River Scene (1840-18600
National Gallery of Art, London
All over the world, there are people who love rivers, especially those who live close to river banks. Some people like to fish, some to boat. Some find peace sitting on the banks of a river, just watching the water flow by. Some sit and contemplate the statement by Heraclitus that you can't step into the same river twice. Others like to sketch or paint the river scene. Some people have had the misfortune of having their homes flooded by a raging river. Some love to watch and listen to a river running over rocks or falling down a cliff, or delight in the way a major river becomes a delta as it approaches an ocean shore. Some of the variety of responses to rivers showed up in the submissions this month.
Congratulations to Preeth Ganapathy, winner of the October Poetry Challenge, and to the two poets, Christy Schwan and Hemminger who were awarded honorable mentions.
Here is the winning river poem:
The long endless road—
unpeopled, holds the weight of the sky
and the scent of the mountains.
Ponds emerge unexpectedly on the sides,
green and brown,
turn blue, tinged with the colour of dawn.
The temple glows
in the calm light of its reflection
on the backwaters.
The clouds smoke up in the mist,
the music of crickets
ring through half-formed dreams.
The gossip of ten ashy woodswallows
settles on the wingspan of silence.
The lake is sprinkled
with barren leafless trees—
their tips housing families
of Indian cormorants
that spread out their black feathers
under a new-born sun.
The conversations of a lonely hill mynah
echo through the islands,
The ripples peter out
and calm settles on the waters
like mist thawing
in tune with the slow-paced music
of the crocodile bark tree.
~ Preeth Ganapathy
This poem has been previously published at The Tiger Moth Review. Preeth Ganapathy retains copyright on her poem.
The judge, Marcyn Del Clements rightly guessed that this poem came from India. She commented, “There are nice nature descriptions in this one, which led us upriver, (perhaps in India? or a nearby Asian country?), gave the impression of the feel of the tour, the dreamy quality.”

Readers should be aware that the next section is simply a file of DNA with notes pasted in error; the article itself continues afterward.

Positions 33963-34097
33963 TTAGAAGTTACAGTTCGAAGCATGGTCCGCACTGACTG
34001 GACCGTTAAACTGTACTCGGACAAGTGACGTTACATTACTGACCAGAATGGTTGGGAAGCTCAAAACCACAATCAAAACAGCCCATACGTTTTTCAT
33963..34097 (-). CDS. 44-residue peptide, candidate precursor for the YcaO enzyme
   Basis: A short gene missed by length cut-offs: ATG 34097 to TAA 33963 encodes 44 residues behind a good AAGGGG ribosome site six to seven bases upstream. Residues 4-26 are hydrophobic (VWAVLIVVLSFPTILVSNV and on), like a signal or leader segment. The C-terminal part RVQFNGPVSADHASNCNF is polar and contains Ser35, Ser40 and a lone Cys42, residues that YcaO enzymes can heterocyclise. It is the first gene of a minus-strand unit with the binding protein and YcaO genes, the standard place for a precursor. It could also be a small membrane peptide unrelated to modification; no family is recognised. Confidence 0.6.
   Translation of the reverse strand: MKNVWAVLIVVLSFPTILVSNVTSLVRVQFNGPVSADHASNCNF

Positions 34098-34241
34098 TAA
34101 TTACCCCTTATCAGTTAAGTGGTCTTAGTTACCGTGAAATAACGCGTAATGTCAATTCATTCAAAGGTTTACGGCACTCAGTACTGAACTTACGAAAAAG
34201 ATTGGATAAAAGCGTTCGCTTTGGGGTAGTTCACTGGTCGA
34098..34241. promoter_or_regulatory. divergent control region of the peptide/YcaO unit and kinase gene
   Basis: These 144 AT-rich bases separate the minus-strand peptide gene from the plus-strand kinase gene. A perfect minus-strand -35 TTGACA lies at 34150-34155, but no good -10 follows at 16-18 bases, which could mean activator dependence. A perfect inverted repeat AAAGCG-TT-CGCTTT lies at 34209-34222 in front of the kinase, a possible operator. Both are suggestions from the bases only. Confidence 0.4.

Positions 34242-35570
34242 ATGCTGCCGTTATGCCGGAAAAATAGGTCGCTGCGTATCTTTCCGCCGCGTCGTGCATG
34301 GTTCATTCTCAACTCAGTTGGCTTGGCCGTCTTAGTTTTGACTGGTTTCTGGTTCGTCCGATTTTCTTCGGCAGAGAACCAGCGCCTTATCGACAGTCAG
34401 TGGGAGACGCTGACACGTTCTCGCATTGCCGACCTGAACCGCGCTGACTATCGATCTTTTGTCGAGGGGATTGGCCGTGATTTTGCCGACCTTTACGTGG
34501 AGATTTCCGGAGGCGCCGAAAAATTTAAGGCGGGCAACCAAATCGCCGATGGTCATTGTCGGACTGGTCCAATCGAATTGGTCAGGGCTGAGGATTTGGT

Marcyn Del Clements’s comments on the Honorable Mention Poems:
"The Yellow Banks" by Thomas Hemminger: It is sweet and simple, concrete and flowing. An easy dialogue that came from the heart. The rhymes contributed to its musicality.
"Kayak Contemplation” by Christy Schwan: Here is another slow river piece, allowing time for meandering thoughts. I like the feel of the river pulling the little boat down, without having to paddle, or struggle against the forces of wind and tide. You are there, in the poem, so still that a dragonfly could take you as a resting pad.
Ten years now a widow, Marcyn Del Clements is grateful both her daughters are living fulfilling lives on their own. She rattles around in a big house, tending some fifty koi and goldfish in her swimming pool converted to a swimming pond. Since Marcy never conquered iambic pentameter, she found happiness writing Japanese short forms. Overjoyed lately, when she discovered Haibun and Tanka Tales, she thinks she’s found her métier.
Preeth Ganapathy is a software engineer turned civil servant from Bengaluru, India. Her works have been published in several magazines such as The Tiger Moth Review, The Ekphrastic Review, The Sunlight Press, Atlas+Alice, Ink, Sweat and Tears, Mothers Always Write, and elsewhere. Her microchap 'A Single Moment'- has been published by Origami Poems Project.
Thomas Hemminger is an elementary music teacher living in Dallas, Texas with his wife and son. As a music teacher, Thomas writes many songs and poems for his classroom but none of his work is yet published. His personal and professional hero is Mr. Fred Rogers, the creator and host of Mr. Rogers Neighborhood. Being the son of an English Language Arts teacher, Thomas grew up surrounded by prose and poetry. Furthermore, his mother’s love of verse, and her own talented pen, impressed a deep love for the art within him. Away from the classroom, Thomas enjoys spending time with his family going hiking, camping, and fishing when the North Texas weather permits.
Christy Schwan is a native Hoosier author/poet living in Wisconsin. She's a rock hound, wild berry picker, wildflower seeker, astronomy studier, and quiet sports lover of kayaking, canoeing, snowshoeing and loon spotting. Her work has been published in Chicken Soup for the Soul, Museletter, Ariel Anthology, 8142 Review, 2022 and 2023 Wisconsin Poet's Calendars, and Bramble Lit Mag.
Thank you to Marcyn Del Clements for judging the poems.
Come back in a couple of days for the November Challenge.
© Wilda Morris